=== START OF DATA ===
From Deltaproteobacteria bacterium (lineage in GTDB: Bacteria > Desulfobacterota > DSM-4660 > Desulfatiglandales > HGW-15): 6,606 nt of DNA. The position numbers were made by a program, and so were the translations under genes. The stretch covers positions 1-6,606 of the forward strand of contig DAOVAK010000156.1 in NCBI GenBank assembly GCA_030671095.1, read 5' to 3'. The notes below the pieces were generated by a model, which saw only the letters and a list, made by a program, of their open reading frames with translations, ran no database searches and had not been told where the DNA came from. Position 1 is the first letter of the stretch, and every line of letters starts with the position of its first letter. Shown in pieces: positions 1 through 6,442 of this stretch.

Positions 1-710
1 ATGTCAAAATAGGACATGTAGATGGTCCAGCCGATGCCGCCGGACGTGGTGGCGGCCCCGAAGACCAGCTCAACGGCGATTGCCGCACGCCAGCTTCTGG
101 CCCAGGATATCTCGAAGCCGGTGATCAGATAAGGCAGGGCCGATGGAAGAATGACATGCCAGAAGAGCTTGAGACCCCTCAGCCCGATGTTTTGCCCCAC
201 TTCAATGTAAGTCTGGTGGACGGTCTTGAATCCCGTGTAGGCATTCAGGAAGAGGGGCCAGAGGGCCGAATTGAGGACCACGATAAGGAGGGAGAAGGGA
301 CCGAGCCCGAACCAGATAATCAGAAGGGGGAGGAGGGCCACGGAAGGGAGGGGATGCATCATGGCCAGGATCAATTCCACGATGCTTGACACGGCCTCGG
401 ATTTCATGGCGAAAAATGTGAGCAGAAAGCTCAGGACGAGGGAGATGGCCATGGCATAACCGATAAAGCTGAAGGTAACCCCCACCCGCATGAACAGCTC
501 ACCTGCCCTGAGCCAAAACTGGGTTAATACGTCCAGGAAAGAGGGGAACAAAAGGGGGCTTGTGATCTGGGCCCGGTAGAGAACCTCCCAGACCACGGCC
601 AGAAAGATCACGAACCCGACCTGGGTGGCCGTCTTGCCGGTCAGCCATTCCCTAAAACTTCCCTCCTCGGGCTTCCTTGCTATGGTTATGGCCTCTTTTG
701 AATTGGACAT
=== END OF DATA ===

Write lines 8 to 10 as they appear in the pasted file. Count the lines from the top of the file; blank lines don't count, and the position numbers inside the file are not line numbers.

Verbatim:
501 ACCTGCCCTGAGCCAAAACTGGGTTAATACGTCCAGGAAAGAGGGGAACAAAAGGGGGCTTGTGATCTGGGCCCGGTAGAGAACCTCCCAGACCACGGCC
601 AGAAAGATCACGAACCCGACCTGGGTGGCCGTCTTGCCGGTCAGCCATTCCCTAAAACTTCCCTCCTCGGGCTTCCTTGCTATGGTTATGGCCTCTTTTG
701 AATTGGACAT